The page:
How to Avoid Calf Cramps While Cycling

Yesterday I was taking part in the Stage 3 of this year’s Zwift Tour of Watopia 2023 event. It was a long old route, with three climbs covering 46km and 1700m of ascent.

This was amongst the hardest bike rides I have done to date.

About three quarters of the way up the final climb (the Alpe du Zwift), I experienced the worst calf cramp I’ve ever had.

cycling calf stretch

After the ride I went in search of causes and solutions. Here’s what I found.

Calf cramps while cycling can be a frustrating and painful experience, but there are several things you can do to prevent them. Here are some tips to keep in mind:

  • Warm up properly: Start your cycling session with a gentle warm-up, such as a short walk or some dynamic stretching exercises to get your blood flowing and your muscles warmed up.
  • Hydrate well: Staying hydrated is key to preventing muscle cramps. Make sure to drink plenty of fluids before, during, and after your ride. Water, sports drinks, and coconut water are all good options to keep you hydrated.
  • Fuel up before your ride: Eating a balanced meal that includes complex carbohydrates and protein before your ride can provide your muscles with the energy they need to perform at their best. Avoid eating a heavy meal right before cycling, as this can cause stomach discomfort.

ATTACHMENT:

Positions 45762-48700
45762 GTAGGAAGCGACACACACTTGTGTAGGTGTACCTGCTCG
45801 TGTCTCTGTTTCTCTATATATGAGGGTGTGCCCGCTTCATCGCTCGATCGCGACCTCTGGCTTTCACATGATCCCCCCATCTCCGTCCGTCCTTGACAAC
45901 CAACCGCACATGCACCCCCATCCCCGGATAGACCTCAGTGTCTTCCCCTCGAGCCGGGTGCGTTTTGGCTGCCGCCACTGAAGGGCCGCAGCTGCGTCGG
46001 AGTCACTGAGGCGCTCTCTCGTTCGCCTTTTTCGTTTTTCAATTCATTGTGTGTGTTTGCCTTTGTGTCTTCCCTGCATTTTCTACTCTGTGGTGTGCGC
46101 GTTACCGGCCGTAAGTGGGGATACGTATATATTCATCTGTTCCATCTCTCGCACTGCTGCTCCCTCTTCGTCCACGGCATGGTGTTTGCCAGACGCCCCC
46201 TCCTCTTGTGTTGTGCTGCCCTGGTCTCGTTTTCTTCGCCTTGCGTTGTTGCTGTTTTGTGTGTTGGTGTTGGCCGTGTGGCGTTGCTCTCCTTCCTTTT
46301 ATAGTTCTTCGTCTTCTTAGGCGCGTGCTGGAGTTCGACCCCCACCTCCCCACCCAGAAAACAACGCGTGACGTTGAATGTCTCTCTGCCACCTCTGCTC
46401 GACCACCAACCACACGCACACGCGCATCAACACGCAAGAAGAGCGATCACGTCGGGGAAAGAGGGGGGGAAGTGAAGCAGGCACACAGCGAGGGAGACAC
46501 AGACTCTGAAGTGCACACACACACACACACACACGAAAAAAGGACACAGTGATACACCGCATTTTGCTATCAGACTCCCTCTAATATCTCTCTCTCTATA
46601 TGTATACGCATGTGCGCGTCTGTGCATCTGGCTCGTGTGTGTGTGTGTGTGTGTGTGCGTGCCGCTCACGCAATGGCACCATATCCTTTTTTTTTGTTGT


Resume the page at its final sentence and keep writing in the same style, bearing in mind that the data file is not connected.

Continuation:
• Check your bike fit: Make sure your bike is adjusted properly to fit your body. A poorly fitting bike can cause muscle fatigue and increase the risk of cramps. Ensure that your saddle height and handlebar position are correct for your body type.
  • Stretch before and after your ride: Stretching before and after your ride can help to improve flexibility and reduce the risk of cramps. Focus on stretching your calves, hamstrings, and quads.
  • Gradually increase intensity: If you’re new to cycling or haven’t ridden in a while, start with a low-intensity ride and gradually increase the intensity and duration over time.
  • Consider electrolyte supplementation: Electrolytes are essential minerals that help regulate muscle function. If you’re prone to muscle cramps, consider supplementing with an electrolyte-rich drink or adding electrolyte tablets to your water.

I think, for me, the main thing would have been to better hydrate before the ride.

My mistake was to focus on food, and neglect the hydration. A cup of coffee clearly didn’t help.

The other issue I found is that all of this came on as a result of getting out of the saddle. That’s something I don’t do particularly often, and clearly need to work on. I need to find structured workouts that incorporate lower cadence work, which should force me to stand up.

Anyway, I hope this helps in some kind of preventative way. Always learning!

Edit: After cramp striking again on a recent Zwift Academy ride, I’ve since created a more in-depth post about this topic.

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